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10/31/2017 Common Law - Definition, Examples, Cases, Processes

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COMMON LAW
Common law is a term used to refer to law that is developed through decisions of the
court, rather than by relying solely on statutes or regulations. Also known as case law, or
case precedent, common law provides a contextual background for many legal concepts.
Common laws vary depending on the jurisdiction, but in general, the ruling of a judge is
often used as a basis for deciding future similar cases. To explore this concept, consider
the following common law definition.

Definition of Common Law


Noun

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10/31/2017 Common Law - Definition, Examples, Cases, Processes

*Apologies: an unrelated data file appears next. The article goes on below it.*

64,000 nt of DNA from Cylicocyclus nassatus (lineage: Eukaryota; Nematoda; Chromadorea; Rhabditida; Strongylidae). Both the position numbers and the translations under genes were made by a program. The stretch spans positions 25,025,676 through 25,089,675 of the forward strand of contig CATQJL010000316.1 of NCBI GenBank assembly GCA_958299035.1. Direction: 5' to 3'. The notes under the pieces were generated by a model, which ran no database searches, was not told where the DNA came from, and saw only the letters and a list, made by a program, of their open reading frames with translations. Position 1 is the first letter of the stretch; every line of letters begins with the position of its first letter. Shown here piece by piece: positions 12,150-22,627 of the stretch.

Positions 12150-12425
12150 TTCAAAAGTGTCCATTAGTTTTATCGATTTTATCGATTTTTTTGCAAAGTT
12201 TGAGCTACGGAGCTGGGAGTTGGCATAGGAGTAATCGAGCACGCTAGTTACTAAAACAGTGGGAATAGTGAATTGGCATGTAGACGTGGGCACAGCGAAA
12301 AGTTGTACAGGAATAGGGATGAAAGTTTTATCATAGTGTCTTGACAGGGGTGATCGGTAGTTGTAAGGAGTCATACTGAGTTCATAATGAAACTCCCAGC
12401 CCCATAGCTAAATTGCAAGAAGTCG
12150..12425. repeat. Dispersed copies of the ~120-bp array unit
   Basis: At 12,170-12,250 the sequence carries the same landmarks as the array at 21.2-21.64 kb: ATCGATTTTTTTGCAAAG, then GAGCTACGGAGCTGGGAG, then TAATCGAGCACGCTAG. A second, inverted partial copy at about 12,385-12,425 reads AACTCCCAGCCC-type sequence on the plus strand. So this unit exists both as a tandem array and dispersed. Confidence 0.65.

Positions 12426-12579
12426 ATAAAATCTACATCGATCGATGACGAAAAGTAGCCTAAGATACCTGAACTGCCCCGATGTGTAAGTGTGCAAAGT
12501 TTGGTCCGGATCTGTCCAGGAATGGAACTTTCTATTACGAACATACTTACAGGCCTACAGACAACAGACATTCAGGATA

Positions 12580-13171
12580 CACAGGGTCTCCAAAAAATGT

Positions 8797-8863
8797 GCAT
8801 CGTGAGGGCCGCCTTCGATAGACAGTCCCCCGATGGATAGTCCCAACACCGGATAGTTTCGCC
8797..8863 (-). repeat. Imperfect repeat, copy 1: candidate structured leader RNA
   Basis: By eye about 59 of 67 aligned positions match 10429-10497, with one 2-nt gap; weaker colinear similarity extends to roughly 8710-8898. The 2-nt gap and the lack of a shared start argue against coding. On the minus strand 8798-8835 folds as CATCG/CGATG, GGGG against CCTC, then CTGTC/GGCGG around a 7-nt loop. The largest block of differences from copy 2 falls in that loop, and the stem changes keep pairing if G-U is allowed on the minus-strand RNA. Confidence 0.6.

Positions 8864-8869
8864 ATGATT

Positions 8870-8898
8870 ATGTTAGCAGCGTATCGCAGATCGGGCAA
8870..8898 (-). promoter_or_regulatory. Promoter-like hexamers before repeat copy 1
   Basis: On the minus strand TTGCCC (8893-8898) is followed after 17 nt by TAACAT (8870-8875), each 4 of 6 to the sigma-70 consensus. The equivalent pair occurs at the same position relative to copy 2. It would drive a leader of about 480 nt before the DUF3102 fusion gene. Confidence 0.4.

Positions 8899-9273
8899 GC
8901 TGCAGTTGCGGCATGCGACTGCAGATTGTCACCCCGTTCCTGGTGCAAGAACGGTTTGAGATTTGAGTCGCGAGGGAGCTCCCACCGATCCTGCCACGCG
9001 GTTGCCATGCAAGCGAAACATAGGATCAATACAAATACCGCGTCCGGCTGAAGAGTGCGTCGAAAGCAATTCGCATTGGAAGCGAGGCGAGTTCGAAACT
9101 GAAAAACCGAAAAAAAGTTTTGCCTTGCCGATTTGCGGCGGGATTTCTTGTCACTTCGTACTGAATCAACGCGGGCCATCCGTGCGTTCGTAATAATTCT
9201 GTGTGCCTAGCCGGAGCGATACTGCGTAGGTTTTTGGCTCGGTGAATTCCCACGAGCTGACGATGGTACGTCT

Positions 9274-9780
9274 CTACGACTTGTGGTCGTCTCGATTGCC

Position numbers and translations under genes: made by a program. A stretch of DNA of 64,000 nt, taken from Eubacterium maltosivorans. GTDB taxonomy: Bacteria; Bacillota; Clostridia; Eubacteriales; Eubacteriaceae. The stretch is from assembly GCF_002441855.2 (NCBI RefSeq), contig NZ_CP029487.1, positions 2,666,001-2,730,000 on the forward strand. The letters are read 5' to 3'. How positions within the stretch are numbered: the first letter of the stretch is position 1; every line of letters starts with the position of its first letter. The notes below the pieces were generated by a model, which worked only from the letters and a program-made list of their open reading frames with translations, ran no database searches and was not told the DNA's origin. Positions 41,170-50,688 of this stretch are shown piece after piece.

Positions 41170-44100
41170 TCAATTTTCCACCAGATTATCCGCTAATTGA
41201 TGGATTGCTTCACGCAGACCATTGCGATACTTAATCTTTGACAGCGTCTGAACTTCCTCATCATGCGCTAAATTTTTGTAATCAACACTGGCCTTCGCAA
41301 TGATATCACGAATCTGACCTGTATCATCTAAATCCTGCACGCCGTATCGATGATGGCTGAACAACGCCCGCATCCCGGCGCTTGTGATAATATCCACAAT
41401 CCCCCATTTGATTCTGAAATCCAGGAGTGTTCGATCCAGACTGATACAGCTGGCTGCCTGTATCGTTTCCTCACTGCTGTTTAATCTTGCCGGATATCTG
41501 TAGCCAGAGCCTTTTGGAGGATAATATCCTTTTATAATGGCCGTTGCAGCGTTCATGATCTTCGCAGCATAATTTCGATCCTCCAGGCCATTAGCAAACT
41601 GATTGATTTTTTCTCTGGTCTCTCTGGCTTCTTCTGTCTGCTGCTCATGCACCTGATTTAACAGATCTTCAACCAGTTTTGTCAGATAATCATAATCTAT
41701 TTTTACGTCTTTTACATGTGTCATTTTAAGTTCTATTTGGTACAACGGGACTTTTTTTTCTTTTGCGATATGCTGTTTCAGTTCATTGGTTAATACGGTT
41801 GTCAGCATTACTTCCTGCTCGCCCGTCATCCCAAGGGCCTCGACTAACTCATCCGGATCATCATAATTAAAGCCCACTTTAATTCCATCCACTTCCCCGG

1. Laws that are based on court or tribunal decisions, which govern future decisions on
similar cases.

Orig in

1300-1350 Middle English

What is Common Law


Common law often refers to laws that are based on the customs and principles of society,
which are used in court case decisions in situations not covered by civil law statutes. These
decisions set a precedent that must be applied to future cases on the same subject.

While the term common law is used to refer to principles applied to court decisions, a
common law system refers to a legal system that places great weight on judicial decisions
made in prior similar cases. In the United States, common law, or precedent, is used to
help ensure similar results in similar cases. Courts are bound by the decisions of higher
courts on similar matters, by a principle of stare decisis. If the court determines a case to